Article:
- Paperback: 192 pages
- Publisher: Simon & Schuster; 1 edition (December 3, 2003)
- Language: English
- ISBN-10: 0743255712
- ISBN-13: 978-0743255714
- Product Dimensions: 5.5 x 0.5 x 8.4 inches
- Shipping Weight: 10.9 ounces (View shipping rates and policies)
- Average Customer Review: 35 customer reviews
- Amazon Best Sellers Rank: #2,872,108 in Books (See Top 100 in Books)
Enter your mobile number or email address below and we'll send you a link to download the free Kindle App. Then you can start reading Kindle books on your smartphone, tablet, or computer - no Kindle device required.
To get the free app, enter your mobile phone number.
Winning Back America 1st Edition
Use the Amazon App to scan ISBNs and compare prices.
Customers who viewed this item also viewed
From Publishers Weekly
"I talk as simply and directly to people as possible," claims Dean, and though his official campaign biography-cum-manifesto is notable for its plainspokenness, it mostly lacks the passionate forcefulness the front-running Democratic candidate has shown on the campaign trail. The toning down appears deliberate; not only does Dean apologize for intemperate remarks, he goes out of his way to describe himself as a nonradical during his late '60s college years and compares his fiscal outlook to that of his "moderate business-oriented Republican" father. (He also has kind words for President Bush and his family, though he turns critical on the subject of the president's aides.) The account of his childhood and college years is bland, the result of downplaying his family's wealth. A feeling of enthusiasm doesn't set in until his decision to enroll in medical school, perhaps because this is also the period when he met his wife. Dean's flat facade also cracks in passages recalling the circumstances of his older brother's capture (and probable execution) by the Pathet Lao in Laos in 1974. Obliquely touching on the emotional effects of this trauma on his family, Dean also discusses how it has increased his reluctance to send American soldiers into combat and put their families through the same process. The final sections of the book veer away from the personal to the political, and much of its rhetoric will be instantly recognizable to anyone who's seen a Dean stump speech, possibly frustrating those who want to learn more deeply about the man and what he stands for.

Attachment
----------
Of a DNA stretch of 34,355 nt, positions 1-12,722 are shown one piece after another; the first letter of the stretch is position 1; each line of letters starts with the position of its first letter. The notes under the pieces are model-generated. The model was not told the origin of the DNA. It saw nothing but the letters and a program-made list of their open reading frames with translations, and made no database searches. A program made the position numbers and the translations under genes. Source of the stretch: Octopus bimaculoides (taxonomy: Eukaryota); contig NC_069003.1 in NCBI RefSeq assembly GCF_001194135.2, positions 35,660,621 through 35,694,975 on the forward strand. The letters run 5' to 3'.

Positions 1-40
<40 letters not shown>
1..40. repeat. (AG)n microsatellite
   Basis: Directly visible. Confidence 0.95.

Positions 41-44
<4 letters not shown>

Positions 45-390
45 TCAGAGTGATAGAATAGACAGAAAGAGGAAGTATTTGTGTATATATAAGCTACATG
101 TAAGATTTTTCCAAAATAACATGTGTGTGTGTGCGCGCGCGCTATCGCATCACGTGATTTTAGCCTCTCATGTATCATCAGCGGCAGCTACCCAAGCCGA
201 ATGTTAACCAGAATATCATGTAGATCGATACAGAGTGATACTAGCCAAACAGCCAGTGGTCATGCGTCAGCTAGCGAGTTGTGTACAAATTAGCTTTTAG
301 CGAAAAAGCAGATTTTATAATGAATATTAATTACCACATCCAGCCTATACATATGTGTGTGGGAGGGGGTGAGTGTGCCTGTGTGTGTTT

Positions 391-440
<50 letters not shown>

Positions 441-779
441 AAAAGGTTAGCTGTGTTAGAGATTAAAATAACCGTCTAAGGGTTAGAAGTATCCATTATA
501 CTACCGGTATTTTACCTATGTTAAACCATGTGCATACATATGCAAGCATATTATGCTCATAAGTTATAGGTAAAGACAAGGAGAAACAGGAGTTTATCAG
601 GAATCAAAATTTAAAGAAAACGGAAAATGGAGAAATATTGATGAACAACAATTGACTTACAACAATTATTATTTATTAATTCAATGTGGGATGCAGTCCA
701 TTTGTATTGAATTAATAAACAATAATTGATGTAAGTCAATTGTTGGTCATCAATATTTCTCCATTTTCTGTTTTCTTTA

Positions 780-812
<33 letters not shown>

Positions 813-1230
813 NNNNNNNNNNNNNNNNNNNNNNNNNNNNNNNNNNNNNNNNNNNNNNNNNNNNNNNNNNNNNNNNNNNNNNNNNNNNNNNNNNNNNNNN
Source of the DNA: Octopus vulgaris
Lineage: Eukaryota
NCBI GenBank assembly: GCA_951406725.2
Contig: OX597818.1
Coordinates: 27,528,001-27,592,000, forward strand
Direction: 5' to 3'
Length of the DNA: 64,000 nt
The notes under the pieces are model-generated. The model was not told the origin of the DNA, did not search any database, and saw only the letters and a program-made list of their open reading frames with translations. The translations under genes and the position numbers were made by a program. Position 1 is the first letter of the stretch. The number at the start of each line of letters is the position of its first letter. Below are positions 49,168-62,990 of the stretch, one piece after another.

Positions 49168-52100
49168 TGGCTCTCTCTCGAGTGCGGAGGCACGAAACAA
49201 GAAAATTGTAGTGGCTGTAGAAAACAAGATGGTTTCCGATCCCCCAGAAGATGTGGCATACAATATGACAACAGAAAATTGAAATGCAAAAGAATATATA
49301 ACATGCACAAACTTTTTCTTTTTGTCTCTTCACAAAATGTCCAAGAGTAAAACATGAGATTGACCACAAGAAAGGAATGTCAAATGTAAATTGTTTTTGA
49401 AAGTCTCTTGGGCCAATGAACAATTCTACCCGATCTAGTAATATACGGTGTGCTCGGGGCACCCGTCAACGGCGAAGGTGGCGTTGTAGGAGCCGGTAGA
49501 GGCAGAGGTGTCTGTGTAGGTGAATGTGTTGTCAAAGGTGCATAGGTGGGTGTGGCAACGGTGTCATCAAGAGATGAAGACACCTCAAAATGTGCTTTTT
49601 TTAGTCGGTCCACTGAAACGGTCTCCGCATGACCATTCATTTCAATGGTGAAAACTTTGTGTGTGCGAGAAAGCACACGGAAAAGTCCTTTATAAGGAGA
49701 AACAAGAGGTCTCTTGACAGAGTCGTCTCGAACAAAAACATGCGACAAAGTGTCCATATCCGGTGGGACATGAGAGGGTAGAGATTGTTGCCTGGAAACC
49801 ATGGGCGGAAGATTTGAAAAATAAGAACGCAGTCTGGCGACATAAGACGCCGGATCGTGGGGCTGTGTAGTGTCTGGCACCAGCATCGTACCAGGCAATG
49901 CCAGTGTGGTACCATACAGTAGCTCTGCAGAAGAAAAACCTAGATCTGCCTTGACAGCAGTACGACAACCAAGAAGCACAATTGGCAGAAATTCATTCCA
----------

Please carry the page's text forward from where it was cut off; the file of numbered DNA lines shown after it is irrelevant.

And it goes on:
Copyright © Reed Business Information, a division of Reed Elsevier Inc. All rights reserved.
About the Author
Governor Howard Dean is a physician who previously shared a medical practice with his wife, Dr. Judith Steinberg. He became governor of Vermont in 1991 and served until 2003. He campaigned for the Democratic nomination in the 2004 presidential election and served as honorary chairman of Democracy for America, an organization dedicated to building a grassroots network for the Democratic Party. He is currently the chair of the Democratic National Committee.
Top customer reviews
There was a problem filtering reviews right now. Please try again later.
I was one of the first "substance experts" to believed that Dean could and should be President, and I remain very upset with the Democratic Party for sabotaging his chances.
This is a great book for the masses who want the stump speech in a very easy to read doubled-spaced form. Unfortunately, it reflects zero understanding of the real world (see my 400+ reviews of non-fiction national security books at Amazon) and it reflects zero understanding of the core issues that need to be dealt with in the US economy (see my review posted today of Robert Rubin's "In An Uncertain World").